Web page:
Booze industry experts have issued a chilling warning that the British pint could hit £4 a pop - a price hike provoked by crap weather which has forced up the price of hops.
According to a sobering Guardian report, the British Beer and Pub Association (BBPA) estimates the average jar at £2.50 for lager, and £2.20 for bitter. Pundits say prices will rise by at least 15 per cent a pint, with doomongers slapping an extra 60 per cent on the cost of essential liquid refreshment.
This means that the price of a swift lager could skyrocket to an average four quid - enough to test the pocket of the most dedicated drinker.
Camra research and information manager Iain Lowe confirmed: "It is a bleak time for everyone. These price rises have been predicted for a long time. Hop farmers have not seen any price rises for years, but the appalling summer has finally forced the prices up. Prices at the pump could easily go up by 60 per cent."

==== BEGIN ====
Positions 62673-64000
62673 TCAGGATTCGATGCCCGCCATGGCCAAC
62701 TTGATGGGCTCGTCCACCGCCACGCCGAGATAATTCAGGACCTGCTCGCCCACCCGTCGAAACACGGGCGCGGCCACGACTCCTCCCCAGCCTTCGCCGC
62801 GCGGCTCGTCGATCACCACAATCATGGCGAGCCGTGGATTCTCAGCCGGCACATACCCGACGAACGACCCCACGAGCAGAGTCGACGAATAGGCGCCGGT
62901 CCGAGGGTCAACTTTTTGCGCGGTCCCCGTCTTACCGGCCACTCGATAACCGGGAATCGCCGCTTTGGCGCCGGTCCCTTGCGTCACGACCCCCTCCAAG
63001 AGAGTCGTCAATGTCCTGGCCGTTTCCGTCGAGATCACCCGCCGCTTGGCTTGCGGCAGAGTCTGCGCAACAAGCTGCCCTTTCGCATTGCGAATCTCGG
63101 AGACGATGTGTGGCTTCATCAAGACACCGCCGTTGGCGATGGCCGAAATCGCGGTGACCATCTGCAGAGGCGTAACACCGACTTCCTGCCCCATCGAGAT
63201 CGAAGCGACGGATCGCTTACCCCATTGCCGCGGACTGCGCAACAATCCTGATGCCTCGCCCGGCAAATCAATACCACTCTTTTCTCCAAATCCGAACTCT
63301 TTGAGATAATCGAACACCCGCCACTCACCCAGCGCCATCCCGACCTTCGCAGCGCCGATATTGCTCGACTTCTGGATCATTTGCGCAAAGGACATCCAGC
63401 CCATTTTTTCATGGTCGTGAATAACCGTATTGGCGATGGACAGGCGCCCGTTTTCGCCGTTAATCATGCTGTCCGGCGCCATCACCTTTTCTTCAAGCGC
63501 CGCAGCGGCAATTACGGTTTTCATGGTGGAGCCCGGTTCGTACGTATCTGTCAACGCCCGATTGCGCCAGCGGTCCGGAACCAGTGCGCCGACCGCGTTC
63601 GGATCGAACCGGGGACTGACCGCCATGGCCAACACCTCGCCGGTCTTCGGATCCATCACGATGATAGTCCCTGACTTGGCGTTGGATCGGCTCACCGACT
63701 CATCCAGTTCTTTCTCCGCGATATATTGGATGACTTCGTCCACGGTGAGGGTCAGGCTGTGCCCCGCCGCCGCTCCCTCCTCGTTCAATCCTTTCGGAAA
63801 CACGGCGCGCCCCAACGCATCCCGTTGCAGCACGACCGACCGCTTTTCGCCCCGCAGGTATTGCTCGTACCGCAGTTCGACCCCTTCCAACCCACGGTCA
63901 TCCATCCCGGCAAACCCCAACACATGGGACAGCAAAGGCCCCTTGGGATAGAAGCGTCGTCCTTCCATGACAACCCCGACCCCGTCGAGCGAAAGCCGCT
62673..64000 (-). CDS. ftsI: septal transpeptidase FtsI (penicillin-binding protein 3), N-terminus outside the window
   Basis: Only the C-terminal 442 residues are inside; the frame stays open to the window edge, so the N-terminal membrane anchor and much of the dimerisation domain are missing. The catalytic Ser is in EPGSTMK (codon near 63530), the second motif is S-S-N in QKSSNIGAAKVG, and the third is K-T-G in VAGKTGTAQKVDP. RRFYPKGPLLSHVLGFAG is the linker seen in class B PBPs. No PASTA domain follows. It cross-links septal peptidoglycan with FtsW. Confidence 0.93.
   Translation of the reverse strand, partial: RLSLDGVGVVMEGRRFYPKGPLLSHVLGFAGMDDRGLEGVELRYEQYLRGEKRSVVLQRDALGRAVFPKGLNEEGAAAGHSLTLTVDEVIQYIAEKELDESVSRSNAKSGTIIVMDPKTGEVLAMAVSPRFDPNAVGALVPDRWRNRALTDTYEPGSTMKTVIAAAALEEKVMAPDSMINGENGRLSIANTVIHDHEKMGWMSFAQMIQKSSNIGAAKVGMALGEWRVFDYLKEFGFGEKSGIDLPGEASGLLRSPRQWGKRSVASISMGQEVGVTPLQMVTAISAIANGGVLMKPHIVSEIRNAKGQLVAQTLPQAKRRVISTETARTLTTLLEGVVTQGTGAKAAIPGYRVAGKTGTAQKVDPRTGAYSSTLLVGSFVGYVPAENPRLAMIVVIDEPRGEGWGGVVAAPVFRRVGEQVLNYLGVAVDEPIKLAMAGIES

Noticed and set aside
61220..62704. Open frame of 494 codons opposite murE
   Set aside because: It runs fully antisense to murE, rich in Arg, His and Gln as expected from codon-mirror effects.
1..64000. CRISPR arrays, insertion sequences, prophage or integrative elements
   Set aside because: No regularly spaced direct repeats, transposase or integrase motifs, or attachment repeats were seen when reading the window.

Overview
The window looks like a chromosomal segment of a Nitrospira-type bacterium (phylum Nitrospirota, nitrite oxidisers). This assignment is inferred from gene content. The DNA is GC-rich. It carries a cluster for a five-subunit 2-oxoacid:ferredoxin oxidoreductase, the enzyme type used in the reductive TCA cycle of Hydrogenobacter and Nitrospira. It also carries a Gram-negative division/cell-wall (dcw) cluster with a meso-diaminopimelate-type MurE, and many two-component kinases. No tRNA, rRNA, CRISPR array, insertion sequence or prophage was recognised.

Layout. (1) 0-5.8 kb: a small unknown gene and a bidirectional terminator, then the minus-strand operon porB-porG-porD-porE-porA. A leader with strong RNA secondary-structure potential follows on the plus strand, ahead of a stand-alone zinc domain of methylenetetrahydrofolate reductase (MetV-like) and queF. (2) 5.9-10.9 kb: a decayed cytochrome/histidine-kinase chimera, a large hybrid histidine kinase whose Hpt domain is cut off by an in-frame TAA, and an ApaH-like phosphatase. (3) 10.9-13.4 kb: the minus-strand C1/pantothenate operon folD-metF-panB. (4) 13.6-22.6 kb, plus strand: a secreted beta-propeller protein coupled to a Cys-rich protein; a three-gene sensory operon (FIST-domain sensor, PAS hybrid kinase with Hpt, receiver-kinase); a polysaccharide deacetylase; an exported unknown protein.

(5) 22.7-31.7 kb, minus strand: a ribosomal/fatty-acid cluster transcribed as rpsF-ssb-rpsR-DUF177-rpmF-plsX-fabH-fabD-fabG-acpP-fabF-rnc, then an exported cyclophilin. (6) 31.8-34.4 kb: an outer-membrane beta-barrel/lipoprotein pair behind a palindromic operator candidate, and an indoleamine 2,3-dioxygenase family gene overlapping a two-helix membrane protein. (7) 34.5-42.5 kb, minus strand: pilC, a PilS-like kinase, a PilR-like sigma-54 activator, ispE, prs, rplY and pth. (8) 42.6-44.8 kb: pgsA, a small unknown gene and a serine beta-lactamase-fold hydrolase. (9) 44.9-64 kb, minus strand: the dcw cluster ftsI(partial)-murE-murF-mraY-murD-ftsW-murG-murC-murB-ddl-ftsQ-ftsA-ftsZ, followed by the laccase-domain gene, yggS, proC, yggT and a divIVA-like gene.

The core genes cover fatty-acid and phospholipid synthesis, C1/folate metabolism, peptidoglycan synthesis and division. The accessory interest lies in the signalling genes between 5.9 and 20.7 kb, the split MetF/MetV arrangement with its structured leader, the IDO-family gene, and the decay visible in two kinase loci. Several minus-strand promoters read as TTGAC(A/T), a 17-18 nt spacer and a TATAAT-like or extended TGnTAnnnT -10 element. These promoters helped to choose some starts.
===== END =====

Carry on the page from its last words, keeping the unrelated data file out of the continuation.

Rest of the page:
To add to the gloom, a recent BBPA report revealed that "14 million fewer pints are being sold [per day] in pubs today - a slump of 49 per cent since the peak in 1979", and that major British brewers suffered a profit slump of 78 per cent between 2004 and 2006. Unsurprisingly, the BBPA insists the industry is "being further hampered by the Treasury which claims 33p out of the cost of every pint".
To underline the dire state of affairs, Scottish & Newcastle - responsible for three of Europe's top ten beers including Foster's and Kronenbourg - today confirmed price increases in 2008 "way above the rate of inflation". The company has fingered higher aluminium, cereal and crude oil costs as the cause, the Guardian explains. ®